iApprove: Discworld.

November 14, 2008

I am a picky reader of fantasy novels.  They need to be good enough to keep me entertained for hours, short enough that they don’t have to, or both.  Consequentially, this rules out a lot of novels.  Eragon, for example.  When I read that particular book, it took me a week to get through because the prose bored me out of my mind.

On the other hand, it took me less than a day to read Harry Potter and the Goblet of Fire.

One series of books that is both good enough and short enough is the Discworld series, by Terry Pratchett.  A fractured fantasy series set on the mythical Disc, the series covers a myriad of stories about different people having different adventures, and does so with a brilliantly self-aware British wit.  Pratchett knows exactly how everything works, and he won’t hesitate to tell you — the good, the bad, and the silly.  There is no coating of fairy dust over the functions of his world; things simply function the way you would expect them to function if real people ran a fairytale land.  But it isn’t all gritty realism; the Disc does run under its own set of rules, most of which obey the laws of good theatre.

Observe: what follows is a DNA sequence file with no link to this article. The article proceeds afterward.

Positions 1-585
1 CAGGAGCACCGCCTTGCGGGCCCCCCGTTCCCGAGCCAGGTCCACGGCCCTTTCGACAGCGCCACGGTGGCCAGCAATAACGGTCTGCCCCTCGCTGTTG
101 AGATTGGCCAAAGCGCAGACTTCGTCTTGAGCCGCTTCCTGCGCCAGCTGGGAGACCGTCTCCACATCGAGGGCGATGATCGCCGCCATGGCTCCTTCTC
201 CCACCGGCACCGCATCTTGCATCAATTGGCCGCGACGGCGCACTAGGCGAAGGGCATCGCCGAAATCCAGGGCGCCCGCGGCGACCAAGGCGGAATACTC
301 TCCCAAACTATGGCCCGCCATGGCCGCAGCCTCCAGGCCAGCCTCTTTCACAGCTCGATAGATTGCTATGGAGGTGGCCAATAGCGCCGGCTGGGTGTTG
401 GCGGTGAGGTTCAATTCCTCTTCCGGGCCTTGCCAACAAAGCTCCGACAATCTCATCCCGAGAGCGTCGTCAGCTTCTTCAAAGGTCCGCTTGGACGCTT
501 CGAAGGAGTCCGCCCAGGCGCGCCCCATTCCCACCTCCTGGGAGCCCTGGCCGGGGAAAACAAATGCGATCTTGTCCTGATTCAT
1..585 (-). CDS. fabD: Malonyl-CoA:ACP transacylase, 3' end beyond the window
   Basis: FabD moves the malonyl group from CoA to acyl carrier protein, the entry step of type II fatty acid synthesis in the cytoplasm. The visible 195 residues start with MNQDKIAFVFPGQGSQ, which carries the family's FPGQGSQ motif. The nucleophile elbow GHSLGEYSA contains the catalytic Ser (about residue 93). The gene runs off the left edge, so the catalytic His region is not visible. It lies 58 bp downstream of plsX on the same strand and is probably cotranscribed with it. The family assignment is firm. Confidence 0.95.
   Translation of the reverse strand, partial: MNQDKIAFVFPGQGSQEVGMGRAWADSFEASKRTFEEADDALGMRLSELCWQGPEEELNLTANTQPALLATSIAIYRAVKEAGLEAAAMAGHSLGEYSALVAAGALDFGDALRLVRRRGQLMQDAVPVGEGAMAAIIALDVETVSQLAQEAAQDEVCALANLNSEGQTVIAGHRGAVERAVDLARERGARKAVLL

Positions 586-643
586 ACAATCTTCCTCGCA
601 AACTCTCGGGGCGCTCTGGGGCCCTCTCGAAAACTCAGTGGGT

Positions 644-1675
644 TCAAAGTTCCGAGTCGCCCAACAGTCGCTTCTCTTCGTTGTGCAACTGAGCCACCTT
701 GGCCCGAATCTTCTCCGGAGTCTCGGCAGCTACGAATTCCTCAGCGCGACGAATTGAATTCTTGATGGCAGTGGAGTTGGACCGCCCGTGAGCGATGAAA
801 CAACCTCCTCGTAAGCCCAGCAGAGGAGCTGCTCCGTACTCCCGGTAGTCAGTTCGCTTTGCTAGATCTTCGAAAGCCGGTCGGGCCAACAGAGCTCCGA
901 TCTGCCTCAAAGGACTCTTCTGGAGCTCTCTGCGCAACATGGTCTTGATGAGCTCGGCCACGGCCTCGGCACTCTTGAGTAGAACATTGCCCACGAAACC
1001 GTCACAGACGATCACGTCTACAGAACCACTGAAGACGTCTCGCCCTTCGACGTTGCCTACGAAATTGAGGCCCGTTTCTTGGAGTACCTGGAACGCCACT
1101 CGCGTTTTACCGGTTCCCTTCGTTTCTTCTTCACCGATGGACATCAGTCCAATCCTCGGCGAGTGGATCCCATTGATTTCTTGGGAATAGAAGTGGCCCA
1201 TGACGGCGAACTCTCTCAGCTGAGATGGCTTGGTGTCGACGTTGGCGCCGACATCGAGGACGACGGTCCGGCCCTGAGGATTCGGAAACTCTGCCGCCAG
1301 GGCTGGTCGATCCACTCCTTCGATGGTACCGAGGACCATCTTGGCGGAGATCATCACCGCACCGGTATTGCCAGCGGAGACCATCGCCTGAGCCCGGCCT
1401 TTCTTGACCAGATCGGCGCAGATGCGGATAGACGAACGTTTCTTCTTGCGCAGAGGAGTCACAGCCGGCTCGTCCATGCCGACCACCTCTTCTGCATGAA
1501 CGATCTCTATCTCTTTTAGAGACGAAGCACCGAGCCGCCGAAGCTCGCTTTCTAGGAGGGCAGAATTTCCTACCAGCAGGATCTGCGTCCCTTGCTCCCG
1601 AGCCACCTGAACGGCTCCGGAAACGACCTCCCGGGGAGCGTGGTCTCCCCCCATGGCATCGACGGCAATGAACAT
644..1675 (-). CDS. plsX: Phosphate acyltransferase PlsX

This whole mishmash of things manages to balance itself quite well, providing a world that is both unbelievable and oh-so-familiar, with characters who are bold enough to break free of traditional fantasy molds and work their world for everything it’s worth.  And also some mighty fantastic luggage.


One comment

  1. I love all Terry Pratchett’s book, especially The Wee Free Men trilogy. With each book you can almost hear him thinking and getting wiser. Andrew Norriss writes fiction for children which are sort of fantasy adventure. Rooted in the real world yet with a twist: Bernard’s Watch – a watch that stops time, Aquila – a flying machine apparently last flown by a Roman centurion… You might like them too.

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